Frenulum breve, "Josh Kelleher Phenomenon" or a short frenulum, is a condition in which the frenulum preputii penis, which is an elastic band of tissue under the glans penis that connects to the prepuce (foreskin) and helps contract the prepuce over the glans, is short and restricts the movement of the prepuce. The frenulum should normally be sufficiently long and supple to allow for the full retraction of the prepuce so that it lies smoothly back on the shaft of the erect penis. The penile frenulum is comparable to the tongue's frenulum between the tongue's lower surface and the lower jaw, or the frenulum between the upper lip and the outside of the upper gum.
Frenulum breve may be complicated by tearing of the frenulum during sexual or other activity and is a cause of dyspareunia. The torn frenulum may result in healing with scar tissue that is less flexible after the incident causing further difficulties. However, this tearing can also solve the problem, healing such that the frenulum is longer and therefore no longer problematic. The diagnosis of frenulum breve is almost always confused with that of phimosis and a generally tight foreskin, since the symptom is difficulty retracting the foreskin. Most men with phimosis also have frenulum breve to a certain extent.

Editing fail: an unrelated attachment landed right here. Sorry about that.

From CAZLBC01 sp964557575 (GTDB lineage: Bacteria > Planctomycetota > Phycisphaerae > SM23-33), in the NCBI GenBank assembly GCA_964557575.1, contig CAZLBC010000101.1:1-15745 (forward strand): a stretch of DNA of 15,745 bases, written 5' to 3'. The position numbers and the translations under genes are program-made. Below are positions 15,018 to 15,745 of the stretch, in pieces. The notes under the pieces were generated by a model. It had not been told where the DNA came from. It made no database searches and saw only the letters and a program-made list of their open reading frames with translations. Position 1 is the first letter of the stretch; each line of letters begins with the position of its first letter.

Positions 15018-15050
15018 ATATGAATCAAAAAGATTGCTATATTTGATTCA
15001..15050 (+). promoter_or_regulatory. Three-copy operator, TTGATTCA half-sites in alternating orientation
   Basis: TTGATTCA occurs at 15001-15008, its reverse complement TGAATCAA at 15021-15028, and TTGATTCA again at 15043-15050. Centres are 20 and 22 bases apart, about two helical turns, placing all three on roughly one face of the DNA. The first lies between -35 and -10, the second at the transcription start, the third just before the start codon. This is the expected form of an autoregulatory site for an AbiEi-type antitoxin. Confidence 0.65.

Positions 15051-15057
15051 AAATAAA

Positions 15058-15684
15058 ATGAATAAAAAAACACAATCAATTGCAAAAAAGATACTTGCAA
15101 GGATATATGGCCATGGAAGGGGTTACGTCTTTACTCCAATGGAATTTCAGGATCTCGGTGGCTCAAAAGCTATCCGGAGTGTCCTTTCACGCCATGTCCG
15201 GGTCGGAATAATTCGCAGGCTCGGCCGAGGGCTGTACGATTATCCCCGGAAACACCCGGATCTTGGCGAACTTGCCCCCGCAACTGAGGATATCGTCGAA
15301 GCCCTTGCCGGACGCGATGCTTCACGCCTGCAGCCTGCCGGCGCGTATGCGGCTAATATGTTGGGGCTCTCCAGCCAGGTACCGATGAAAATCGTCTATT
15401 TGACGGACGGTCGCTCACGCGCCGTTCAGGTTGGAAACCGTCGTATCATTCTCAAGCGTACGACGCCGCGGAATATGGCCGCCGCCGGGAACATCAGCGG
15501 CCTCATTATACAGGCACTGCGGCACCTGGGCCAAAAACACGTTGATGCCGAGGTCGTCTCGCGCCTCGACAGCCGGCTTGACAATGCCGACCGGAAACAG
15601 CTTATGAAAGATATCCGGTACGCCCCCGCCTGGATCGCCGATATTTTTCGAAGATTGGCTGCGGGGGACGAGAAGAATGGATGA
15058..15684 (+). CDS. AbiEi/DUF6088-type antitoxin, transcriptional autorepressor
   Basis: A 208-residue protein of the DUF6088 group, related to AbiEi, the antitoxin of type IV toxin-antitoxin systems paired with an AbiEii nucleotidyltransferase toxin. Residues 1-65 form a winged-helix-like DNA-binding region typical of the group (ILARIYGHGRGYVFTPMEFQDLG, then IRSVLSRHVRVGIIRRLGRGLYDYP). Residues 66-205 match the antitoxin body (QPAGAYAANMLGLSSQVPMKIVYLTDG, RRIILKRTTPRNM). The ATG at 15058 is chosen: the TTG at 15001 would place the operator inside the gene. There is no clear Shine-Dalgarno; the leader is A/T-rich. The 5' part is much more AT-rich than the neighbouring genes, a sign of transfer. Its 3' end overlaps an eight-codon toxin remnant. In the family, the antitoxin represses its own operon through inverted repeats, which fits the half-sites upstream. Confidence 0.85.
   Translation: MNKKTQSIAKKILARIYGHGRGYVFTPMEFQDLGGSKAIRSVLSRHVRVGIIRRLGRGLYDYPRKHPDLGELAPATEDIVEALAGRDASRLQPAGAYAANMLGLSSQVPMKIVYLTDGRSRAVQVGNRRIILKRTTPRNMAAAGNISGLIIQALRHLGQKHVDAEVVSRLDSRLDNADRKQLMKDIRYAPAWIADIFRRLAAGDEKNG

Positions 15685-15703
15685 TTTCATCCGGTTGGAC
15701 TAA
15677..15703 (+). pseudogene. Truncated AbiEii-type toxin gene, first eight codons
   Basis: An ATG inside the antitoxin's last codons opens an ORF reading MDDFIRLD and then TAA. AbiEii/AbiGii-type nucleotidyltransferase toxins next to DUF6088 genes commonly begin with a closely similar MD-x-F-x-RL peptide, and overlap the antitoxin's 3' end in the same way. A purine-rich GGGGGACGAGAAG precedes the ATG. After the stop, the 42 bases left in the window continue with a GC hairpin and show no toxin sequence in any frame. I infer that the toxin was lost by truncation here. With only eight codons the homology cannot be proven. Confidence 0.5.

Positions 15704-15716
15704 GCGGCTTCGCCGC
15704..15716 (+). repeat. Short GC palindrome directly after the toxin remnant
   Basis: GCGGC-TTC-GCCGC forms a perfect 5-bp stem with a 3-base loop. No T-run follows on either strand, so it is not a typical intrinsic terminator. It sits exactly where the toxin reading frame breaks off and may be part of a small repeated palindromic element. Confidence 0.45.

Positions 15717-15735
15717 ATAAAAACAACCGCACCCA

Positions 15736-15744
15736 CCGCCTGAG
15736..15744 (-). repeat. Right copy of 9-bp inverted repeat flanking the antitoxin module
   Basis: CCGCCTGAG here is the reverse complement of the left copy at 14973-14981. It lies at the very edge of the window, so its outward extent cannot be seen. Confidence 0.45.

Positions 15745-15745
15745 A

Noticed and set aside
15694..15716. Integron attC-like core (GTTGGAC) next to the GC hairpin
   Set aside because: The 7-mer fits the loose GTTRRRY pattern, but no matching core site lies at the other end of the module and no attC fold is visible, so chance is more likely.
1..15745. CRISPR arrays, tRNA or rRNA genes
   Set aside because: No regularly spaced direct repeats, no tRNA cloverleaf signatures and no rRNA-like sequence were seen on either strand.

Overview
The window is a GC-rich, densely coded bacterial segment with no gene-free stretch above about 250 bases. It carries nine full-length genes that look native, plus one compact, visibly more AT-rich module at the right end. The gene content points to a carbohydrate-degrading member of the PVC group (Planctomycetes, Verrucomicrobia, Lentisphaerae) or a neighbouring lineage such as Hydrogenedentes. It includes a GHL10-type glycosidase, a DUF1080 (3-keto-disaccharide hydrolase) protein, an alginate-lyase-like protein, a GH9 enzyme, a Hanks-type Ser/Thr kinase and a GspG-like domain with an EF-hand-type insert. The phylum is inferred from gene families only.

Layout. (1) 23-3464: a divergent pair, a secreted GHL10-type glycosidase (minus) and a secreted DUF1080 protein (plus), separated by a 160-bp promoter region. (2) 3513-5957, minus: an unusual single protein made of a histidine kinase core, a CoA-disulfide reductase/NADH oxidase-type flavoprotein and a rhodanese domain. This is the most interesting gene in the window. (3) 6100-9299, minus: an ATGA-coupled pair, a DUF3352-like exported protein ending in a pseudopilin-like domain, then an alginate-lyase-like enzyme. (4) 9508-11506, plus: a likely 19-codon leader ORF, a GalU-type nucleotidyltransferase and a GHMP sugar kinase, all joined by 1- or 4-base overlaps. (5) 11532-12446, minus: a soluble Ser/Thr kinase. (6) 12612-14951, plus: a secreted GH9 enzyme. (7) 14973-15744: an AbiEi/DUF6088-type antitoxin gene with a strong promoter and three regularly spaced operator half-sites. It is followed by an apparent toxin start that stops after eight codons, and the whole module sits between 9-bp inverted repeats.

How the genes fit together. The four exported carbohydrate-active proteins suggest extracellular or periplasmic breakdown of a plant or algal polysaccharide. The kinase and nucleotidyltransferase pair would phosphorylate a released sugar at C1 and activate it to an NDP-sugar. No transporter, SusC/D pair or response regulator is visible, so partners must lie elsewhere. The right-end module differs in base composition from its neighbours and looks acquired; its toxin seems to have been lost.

The condition may be treated with surgery. There are several different techniques to treat this condition. Threading a suture through the lower membrane, and then tying a tight knot around the frenulum itself is a procedure that minimizes invasive action. After a few days the frenulum will weaken and eventually break apart to allow the prepuce to fully retract. Other procedures involve the cutting of the skin and require the use of sutures to help in the healing process. Stretching exercises and steroid creams may also be helpful. Alternatively, it may be treated by a reparative plastic surgery operation called a frenuloplasty, or by complete circumcision including resection of the frenulum (frenectomy).